My Daughter Was Ready to Graduate From Baths, I Just Didn't Know It – Kveller
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My Daughter Was Ready to Graduate From Baths, I Just Didn’t Know It

Ever since she was little, my daughter has hated getting water in her eyes. She’d cry and scream, and like so many first-time parents, I would go to extremes to avoid her crying and screaming. At bath time, I’d gently tilt her head back and cover her forehead with a washcloth as I rinsed away the shampoo, ensuring that the water stayed far away from her face. As she got older, I still protected her eyes.

As a 2-year-old, she learned to ask for a boop-boop–a washcloth to pat away the droplets that had gotten past my protective hand-washcloth-cup system. (“Boop-boop” is the sound that the washcloth makes when it pats eyes, in case you were wondering.) A few years later she knew to ask for her own washcloth to dry her face, and whenever her little brother would splash her in the tub, she’d still immediately dry her eyes. Whenever we asked her to take a shower instead of a bath, she’d cry because she hated the idea that the water could splash down and get in her eyes.

READ: When It’s Not a Total Disaster, Bath Time Can Be a Beautiful Thing

By 3 years old, she basically put her foot down and refused to take showers any longer. So we were fated to filling up the tub all the time. And let me tell you—baths take forever. Cleaning the tub, filling the tub, putting in the toys, getting the kid in the tub, convincing her to let me wash her hair instead of just letting her play, convincing her to get out of the tub…I wished she would just take a shower instead. I marveled at my friend’s story of how her children always argued with her whenever she wanted to get them in the tub, because they only wanted to take a shower. I just didn’t believe it could be true. I mean, why would a KID want to take a SHOWER and get water in her eyes?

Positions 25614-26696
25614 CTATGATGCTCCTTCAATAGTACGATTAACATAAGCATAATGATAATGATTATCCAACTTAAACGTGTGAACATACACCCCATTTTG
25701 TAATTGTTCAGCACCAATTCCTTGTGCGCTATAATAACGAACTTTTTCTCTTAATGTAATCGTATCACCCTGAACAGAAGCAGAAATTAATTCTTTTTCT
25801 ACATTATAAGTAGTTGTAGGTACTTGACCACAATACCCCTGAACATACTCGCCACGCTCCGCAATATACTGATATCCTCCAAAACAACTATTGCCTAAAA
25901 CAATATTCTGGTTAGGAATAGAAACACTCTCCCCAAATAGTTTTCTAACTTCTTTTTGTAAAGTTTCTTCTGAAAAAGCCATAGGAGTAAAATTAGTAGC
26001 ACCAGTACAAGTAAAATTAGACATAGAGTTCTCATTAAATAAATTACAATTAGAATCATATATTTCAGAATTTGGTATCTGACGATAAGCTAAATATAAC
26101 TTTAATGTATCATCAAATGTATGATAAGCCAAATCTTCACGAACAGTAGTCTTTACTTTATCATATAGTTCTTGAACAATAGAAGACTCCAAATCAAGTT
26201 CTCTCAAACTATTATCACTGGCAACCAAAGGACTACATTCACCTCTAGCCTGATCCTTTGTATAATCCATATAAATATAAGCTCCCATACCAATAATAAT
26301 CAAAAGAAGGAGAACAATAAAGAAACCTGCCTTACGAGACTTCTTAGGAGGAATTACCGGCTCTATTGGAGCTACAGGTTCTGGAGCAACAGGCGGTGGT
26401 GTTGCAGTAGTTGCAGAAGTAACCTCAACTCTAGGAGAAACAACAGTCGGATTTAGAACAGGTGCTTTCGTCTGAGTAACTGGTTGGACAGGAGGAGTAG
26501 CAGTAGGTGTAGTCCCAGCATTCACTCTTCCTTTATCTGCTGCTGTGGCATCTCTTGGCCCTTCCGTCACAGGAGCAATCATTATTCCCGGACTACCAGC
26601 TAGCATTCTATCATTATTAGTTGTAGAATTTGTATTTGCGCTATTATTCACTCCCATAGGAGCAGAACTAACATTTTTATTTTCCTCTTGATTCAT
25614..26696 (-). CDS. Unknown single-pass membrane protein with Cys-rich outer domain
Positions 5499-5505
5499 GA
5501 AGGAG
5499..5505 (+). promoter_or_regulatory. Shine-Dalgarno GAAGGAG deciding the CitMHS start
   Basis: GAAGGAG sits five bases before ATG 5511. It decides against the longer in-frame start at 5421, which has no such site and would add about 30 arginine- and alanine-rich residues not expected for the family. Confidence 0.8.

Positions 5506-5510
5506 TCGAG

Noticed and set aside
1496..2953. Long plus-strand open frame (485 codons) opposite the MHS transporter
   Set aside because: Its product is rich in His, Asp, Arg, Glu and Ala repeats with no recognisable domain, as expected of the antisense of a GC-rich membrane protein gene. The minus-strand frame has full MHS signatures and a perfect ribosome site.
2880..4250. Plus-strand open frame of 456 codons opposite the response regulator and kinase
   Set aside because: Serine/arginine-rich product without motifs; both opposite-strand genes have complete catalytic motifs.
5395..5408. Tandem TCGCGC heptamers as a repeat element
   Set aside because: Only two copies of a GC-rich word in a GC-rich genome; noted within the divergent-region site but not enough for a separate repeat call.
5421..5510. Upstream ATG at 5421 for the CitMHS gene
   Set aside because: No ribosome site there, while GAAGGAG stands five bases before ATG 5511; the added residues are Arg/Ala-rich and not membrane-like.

But then last night my husband suggested that my daughter take a shower instead of a bath. He told her that by the time she’s 6 (in a few months) she’ll really need to be able to take a shower by herself because she’ll be a big girl. I looked at him like he was crazy. (Later he told me that he was thinking about our nieces who starting showering by themselves around 6 and decided to see if we could convince our daughter.) My daughter thought about it and said, “OK, I’ll try it.” I was shocked. But why not try it?

READ: The Transformative Powers of Bath Time–for Mama and Child

So I got her in the shower. And at first she was nervous, and even a little upset when the water got close to her eyes, but then she was fine. And by the end, she loved it. Loved it. She started singing and dancing and made up a whole song about how much fun it is to take a shower. And when the water got near her eyes, she just blinked it away. SHE JUST BLINKED IT AWAY. I might have started to cry a little bit here myself. I was so thrilled! And then I went to get my husband so he could hear her shower song (which she’s been singing ever since, even when she’s not in the shower).

As parents, sometimes we create loops of expected behavior for our kids and ourselves. My daughter didn’t like getting water in her eyes, so I protected her from getting water in her eyes. So she never got used to the feeling of that water, or figured out how to fix it. And I kept protecting her, and she never had to deal with it. Over and over again until it was a thing, a line in the sand.

But as it turns out, she could do it. I was the one stuck on that loop of behavior, and she just broke right out of it.

READ: Why I Let My Kids See Me Naked

Showering has opened my eyes to limitless possibilities. Maybe now she’ll be more comfortable with swimming in the pool! Maybe we will one day get her to actually eat a vegetable! (Though she spat out the roasted carrots I convinced her to try the other day.) Who knows what could be next?

As excited as I am about this new development, there’s a little bit of me that’s sad. Because sometimes, your child grows up right in front of you and even though you know they’re old enough, and they can do it, and they should do it, it still breaks your heart a little bit. Because she’s one step further away from being that little baby that I remember so well, whose cues I knew, and whose problems I could solve so easily. Back then, I knew when it was time for everything she needed. Now, I sometimes find myself at a loss. Is she ready for big-girl things? To go places on her own? To master riding that two-wheeler? How do I know when it’s time?

The thing is, I don’t always know. But my independent, sweet, and sassy almost-6-year-old is pretty clear on her own answers. I’m hoping we can figure it out together.

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